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No student of Blackbeard can explore the nearly 300-year-old legend of one of history's most notorious brigands long before realizing that it's riddled by exaggeration and invention.

The Graveyard of the Atlantic Museum in Hatteras is named in honor of the thousands of shipwrecks that have sunk in the waters off North Carolina’s coast, and is dedicated to the preservation and presentation of the state’s maritime history and culture with an emphasis on shipwrecks.

Although the Outer Banks is now well known as a vacation destination, that wasn’t always the case. For a long time these islands were considered just an isolated stretch of sand on the easternmost edge of North Carolina. That began to change once the Wright Memorial Bridge was constructed in…

Rodanthe’s Old Christmas in January is a unique Outer Banks holiday tradition that has lasted for at least 100 years.

Nearly everyone who has even the slightest bit of history on the Outer Banks has heard about the Nags Head Casino. But few know about the blue collar beginnings of the building that housed the coastal dance hall.

Blackbeard is perhaps the most well known pirate in history. Made famous by early accounts of his exploits in the Caribbean and along the shores of colonial North America during the 18th century Golden Age of Piracy — not to mention the legions of books and films his life continues to inspir…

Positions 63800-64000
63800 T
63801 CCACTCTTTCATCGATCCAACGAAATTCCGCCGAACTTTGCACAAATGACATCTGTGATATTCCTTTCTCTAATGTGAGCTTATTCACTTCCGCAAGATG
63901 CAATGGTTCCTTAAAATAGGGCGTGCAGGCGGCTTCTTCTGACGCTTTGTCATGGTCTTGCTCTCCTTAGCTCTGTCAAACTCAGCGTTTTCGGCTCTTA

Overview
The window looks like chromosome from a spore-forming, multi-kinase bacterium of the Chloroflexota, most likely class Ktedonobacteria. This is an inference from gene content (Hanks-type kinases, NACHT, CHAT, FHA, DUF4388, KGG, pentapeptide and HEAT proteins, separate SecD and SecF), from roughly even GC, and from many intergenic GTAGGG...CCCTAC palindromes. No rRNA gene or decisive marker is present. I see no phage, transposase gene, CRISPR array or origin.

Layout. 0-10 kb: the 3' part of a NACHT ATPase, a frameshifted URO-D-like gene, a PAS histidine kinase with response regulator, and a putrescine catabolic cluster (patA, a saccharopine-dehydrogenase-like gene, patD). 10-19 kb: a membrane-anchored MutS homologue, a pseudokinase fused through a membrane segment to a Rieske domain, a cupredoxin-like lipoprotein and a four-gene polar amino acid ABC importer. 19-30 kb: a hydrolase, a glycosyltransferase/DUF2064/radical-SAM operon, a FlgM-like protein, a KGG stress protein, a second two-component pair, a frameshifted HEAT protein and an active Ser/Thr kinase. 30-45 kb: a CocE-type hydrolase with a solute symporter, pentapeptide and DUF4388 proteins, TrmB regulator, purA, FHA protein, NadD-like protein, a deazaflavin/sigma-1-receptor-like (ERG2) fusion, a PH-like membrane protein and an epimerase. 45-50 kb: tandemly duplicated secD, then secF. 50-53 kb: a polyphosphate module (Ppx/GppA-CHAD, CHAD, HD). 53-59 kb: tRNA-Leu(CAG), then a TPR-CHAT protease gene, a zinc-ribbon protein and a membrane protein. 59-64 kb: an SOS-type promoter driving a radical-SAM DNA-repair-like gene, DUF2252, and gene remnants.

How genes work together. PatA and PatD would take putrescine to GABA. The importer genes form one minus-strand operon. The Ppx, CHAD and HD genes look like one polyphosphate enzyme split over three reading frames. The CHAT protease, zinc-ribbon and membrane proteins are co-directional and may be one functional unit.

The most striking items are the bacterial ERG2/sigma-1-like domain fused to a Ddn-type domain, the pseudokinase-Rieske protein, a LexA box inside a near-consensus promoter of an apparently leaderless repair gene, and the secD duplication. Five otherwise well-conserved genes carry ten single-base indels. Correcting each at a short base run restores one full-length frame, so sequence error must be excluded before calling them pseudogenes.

In the early 1970s developers threatened the future of Jockey’s Ridge — until one woman came up with a plan.

Virginia Dare’s 350th birthday celebration on August 18, 1937, was a historic milestone that not only captured President Franklin D. Roosevelt’s attention but also set the stage for the country’s most long-lasting outdoor drama.   

For nearly three decades a showboat that’s still best known as the James Adams Floating Theatre traveled throughout our region’s waterways bring entertainment to the masses.

By the end of the Civil War, a small Nags Head chapel called All Saints was dismantled to build housing for the freedmen’s colony on Roanoke Island. A half-century later it was reborn as St. Andrew’s by-the-Sea.

Erosion is hardly a new issue on the Outer Banks – in fact, sand-fixation efforts date back to the 1930s when a few of President Roosevelt’s New Deal programs provided the manpower needed to create a protective line of oceanfront sand dunes from Corolla to Ocracoke.